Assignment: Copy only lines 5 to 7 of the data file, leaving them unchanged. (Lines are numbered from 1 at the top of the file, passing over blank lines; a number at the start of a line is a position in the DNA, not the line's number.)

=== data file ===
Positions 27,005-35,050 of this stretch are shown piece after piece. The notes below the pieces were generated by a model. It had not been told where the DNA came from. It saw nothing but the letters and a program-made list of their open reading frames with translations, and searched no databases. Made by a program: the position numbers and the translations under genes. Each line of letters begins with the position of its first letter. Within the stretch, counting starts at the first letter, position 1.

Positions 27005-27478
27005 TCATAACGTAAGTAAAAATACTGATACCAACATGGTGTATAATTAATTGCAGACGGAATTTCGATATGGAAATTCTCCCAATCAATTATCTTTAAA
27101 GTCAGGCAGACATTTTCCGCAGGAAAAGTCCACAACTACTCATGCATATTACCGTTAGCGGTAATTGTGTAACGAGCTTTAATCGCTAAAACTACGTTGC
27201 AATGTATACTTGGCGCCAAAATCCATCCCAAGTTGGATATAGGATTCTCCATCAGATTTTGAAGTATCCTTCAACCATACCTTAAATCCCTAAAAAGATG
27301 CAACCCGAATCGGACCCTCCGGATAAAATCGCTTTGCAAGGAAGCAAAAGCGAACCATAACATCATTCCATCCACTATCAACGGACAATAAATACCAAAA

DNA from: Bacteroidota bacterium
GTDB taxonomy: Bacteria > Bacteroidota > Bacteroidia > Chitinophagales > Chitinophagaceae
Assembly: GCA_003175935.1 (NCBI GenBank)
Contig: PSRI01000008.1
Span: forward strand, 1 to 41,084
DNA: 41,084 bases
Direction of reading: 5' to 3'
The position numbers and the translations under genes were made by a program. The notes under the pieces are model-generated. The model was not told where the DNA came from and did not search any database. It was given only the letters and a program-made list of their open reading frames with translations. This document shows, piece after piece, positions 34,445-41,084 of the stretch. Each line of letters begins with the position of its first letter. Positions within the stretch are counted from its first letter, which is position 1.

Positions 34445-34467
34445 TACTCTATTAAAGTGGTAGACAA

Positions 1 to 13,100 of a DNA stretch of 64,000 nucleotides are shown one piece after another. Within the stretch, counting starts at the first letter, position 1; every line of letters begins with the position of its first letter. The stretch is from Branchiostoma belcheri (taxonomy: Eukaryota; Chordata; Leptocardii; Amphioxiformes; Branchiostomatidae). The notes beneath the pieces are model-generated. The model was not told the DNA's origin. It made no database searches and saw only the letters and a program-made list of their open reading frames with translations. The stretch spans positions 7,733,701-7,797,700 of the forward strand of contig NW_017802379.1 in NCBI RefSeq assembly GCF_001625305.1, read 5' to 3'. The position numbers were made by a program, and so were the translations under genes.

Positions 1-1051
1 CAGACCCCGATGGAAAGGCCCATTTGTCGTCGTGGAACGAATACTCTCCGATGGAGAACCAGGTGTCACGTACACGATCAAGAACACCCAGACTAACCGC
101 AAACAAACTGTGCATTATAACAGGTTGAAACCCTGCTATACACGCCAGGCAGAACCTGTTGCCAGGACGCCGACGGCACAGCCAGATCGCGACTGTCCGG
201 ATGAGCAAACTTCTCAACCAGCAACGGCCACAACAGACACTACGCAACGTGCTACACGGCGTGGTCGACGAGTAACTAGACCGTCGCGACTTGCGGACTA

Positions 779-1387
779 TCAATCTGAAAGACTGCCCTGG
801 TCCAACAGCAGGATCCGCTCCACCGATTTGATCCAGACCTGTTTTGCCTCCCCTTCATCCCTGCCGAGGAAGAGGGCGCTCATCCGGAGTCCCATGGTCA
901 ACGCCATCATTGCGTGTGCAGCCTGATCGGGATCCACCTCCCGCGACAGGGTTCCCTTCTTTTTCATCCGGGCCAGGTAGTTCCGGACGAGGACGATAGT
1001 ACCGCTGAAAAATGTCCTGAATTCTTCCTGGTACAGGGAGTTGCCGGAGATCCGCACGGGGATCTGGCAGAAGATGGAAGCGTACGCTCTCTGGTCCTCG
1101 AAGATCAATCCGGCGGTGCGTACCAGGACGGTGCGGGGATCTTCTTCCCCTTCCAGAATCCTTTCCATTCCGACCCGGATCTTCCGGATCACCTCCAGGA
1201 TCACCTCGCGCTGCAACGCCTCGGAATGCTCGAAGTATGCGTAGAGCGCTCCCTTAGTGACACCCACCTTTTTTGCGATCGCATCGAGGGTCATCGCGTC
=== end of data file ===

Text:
27201 AATGTATACTTGGCGCCAAAATCCATCCCAAGTTGGATATAGGATTCTCCATCAGATTTTGAAGTATCCTTCAACCATACCTTAAATCCCTAAAAAGATG
27301 CAACCCGAATCGGACCCTCCGGATAAAATCGCTTTGCAAGGAAGCAAAAGCGAACCATAACATCATTCCATCCACTATCAACGGACAATAAATACCAAAA

DNA from: Bacteroidota bacterium